Oh, the Platitudes of Leadership (Marketing)…

penguins1Great leaders need vision!  Emotional intelligence is the most important leadership trait!  The best leaders are transformational!  Good leaders inspire, motivate, empower, and engage!

Yes, Yes, Yes, and Yes……and…..Not always. Not always. Not always. Not always….

You see, if marketers, i.e., leadership consultants, coaches, authors, and speakers didn’t lead with impressive platitudes, what’s the fear?  Yep, you’ve got it…they won’t sell their ideas as original or innovative.  Well, guess what?  They’re typically neither original nor innovative.  Believe what they’re selling, and all that’s been proven is that you’re gullible.

The truth is…..

Leadership is all of those and more….and none of them.

How well do your leaders adapt?
How well do your leaders adapt?

Sound a bit like situational leadership?  It is…and it’s not. The origins of the Hersey-Blanchard Situational Leadership Theory in the 1970s was somewhat restrictive in and of itself.  Oh, sure, the name sounded all-encompassing.  But in reality, it characterized leadership styles into Telling, Selling, Participating, and Delegating.  And nearly any platitude used out there by modern-day gurus falls into one of these four styles.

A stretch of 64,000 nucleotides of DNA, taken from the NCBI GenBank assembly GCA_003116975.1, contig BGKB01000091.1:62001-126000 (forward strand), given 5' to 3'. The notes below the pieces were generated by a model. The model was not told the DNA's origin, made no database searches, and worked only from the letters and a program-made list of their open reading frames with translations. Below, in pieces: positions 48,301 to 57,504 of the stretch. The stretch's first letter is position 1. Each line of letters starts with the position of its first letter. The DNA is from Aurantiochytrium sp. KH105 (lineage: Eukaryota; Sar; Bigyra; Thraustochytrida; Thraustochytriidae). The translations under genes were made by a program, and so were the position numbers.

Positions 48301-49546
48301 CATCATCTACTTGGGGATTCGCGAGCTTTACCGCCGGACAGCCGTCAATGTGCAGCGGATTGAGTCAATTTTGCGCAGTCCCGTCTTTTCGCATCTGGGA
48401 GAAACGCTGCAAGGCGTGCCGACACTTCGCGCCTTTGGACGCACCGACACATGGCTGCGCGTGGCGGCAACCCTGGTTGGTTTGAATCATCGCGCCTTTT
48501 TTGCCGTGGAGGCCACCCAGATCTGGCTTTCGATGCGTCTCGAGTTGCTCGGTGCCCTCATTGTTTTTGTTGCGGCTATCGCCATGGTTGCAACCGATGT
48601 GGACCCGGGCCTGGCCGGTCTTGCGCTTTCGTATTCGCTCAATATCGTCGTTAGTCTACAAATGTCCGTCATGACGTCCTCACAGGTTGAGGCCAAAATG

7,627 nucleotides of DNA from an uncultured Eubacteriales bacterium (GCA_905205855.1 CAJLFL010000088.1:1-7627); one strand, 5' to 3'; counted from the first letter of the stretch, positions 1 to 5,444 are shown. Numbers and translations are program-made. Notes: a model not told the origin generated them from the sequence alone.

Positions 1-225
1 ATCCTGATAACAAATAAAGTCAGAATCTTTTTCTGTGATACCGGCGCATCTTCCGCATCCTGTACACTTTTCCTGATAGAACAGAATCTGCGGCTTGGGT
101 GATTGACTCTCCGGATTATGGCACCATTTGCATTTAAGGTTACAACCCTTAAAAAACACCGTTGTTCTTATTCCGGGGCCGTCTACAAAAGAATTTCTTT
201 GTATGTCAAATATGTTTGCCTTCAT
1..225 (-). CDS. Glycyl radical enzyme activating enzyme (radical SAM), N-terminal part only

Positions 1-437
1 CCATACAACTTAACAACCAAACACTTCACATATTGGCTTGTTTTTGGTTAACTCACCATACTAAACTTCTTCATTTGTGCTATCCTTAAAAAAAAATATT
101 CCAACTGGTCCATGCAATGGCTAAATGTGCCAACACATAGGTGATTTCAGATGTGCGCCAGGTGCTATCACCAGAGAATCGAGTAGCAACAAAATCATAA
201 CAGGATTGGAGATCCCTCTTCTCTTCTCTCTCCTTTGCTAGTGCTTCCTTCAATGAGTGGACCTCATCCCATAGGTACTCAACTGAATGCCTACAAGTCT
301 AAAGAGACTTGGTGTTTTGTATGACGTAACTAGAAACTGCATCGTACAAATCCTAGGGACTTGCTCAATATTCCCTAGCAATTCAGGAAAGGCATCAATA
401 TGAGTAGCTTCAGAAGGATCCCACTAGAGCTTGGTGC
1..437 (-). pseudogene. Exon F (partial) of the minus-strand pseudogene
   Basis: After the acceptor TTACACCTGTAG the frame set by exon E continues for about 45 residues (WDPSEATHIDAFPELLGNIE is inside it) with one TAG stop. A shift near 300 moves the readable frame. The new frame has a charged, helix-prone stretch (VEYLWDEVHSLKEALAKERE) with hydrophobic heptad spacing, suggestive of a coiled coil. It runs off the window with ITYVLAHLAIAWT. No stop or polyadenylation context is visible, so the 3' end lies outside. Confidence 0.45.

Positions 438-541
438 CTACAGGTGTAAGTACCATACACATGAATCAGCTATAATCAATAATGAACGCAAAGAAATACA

But this post isn’t about Hersey-Blanchard, and it’s really not about situational leadership.  What it is about, though, is about stopping seeking the latest and greatest “solution” or leadership approach as the panacea of good leadership.

You see, good leaders (prepare yourself for platitudes) are…..flexible and pliant.  At times authoritarian and at times participative.  Sometimes motivational and other times merely visionary.  Transactional when necessary, and transformational when required.

You see, in my line of work (teaching or consulting, equally), too often clients (and fellow consultants alike) market themselves and their organizations under a particular banner or measurement instrument.  Why? Because much of the marketing is about appearances.

So, the next time you interact with a consultant or “expert” who claims to have the one solution to your problems (typically without even listening enough to figure out the basis of your specific challenge), take a step back and don’t jump in with both feet….just yet, anyway.  Whether it’s a personality assessment (MBTI, DiSC, 16PF, etc.), emotional intelligence (EQi, ESCI), a leadership 360, or a culture audit, a one-size-fits-all approach is usually more of a one-size-barely-fits-anyone solution.

Your leadership challenges cannot be pigeon-holed into one easy slot, any more than your leaders and culture are just like every other organization and their leaders.  As indicated by my blog’s title, be a bit of a skeptical positivist in your engagements with “experts.”  Question their underlying expertise, particularly when the message they are “selling” is one of an underlying “truth” about leadership.

wheatChances are, in your professional life, you’ve experienced various effective leaders while wildly different personalities, styles, and approaches.  That’s how the world is….so why should there be one push-button solution or single key element to strengthening your leaders?

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